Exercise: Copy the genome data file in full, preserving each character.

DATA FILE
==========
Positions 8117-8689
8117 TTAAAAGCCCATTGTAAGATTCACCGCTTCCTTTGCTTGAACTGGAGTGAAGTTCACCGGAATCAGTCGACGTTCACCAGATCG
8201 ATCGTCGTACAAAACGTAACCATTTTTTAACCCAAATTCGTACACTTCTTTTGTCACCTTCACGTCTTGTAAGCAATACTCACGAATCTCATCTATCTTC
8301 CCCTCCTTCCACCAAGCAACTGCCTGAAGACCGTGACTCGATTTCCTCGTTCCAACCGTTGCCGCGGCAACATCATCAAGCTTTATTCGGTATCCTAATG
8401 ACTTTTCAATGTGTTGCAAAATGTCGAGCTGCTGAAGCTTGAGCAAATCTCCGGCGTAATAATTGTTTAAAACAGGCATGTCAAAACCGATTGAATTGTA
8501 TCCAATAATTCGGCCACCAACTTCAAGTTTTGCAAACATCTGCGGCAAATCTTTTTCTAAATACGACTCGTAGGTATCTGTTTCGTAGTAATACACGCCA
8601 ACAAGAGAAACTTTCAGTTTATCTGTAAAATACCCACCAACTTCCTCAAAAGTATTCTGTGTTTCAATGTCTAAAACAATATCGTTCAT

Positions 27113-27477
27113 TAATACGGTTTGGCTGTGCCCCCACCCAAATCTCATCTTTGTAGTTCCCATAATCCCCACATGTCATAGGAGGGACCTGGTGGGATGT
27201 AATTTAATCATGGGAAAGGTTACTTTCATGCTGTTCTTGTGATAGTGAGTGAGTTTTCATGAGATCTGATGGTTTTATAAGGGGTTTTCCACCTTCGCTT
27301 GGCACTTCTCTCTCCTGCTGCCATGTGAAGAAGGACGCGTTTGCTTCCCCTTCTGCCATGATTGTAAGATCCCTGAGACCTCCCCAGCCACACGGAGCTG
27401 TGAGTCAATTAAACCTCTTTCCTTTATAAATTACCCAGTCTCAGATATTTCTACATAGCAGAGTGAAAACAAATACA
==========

Positions 8117-8689
8117 TTAAAAGCCCATTGTAAGATTCACCGCTTCCTTTGCTTGAACTGGAGTGAAGTTCACCGGAATCAGTCGACGTTCACCAGATCG
8201 ATCGTCGTACAAAACGTAACCATTTTTTAACCCAAATTCGTACACTTCTTTTGTCACCTTCACGTCTTGTAAGCAATACTCACGAATCTCATCTATCTTC
8301 CCCTCCTTCCACCAAGCAACTGCCTGAAGACCGTGACTCGATTTCCTCGTTCCAACCGTTGCCGCGGCAACATCATCAAGCTTTATTCGGTATCCTAATG
8401 ACTTTTCAATGTGTTGCAAAATGTCGAGCTGCTGAAGCTTGAGCAAATCTCCGGCGTAATAATTGTTTAAAACAGGCATGTCAAAACCGATTGAATTGTA
8501 TCCAATAATTCGGCCACCAACTTCAAGTTTTGCAAACATCTGCGGCAAATCTTTTTCTAAATACGACTCGTAGGTATCTGTTTCGTAGTAATACACGCCA
8601 ACAAGAGAAACTTTCAGTTTATCTGTAAAATACCCACCAACTTCCTCAAAAGTATTCTGTGTTTCAATGTCTAAAACAATATCGTTCAT

Positions 27113-27477
27113 TAATACGGTTTGGCTGTGCCCCCACCCAAATCTCATCTTTGTAGTTCCCATAATCCCCACATGTCATAGGAGGGACCTGGTGGGATGT
27201 AATTTAATCATGGGAAAGGTTACTTTCATGCTGTTCTTGTGATAGTGAGTGAGTTTTCATGAGATCTGATGGTTTTATAAGGGGTTTTCCACCTTCGCTT
27301 GGCACTTCTCTCTCCTGCTGCCATGTGAAGAAGGACGCGTTTGCTTCCCCTTCTGCCATGATTGTAAGATCCCTGAGACCTCCCCAGCCACACGGAGCTG
27401 TGAGTCAATTAAACCTCTTTCCTTTATAAATTACCCAGTCTCAGATATTTCTACATAGCAGAGTGAAAACAAATACA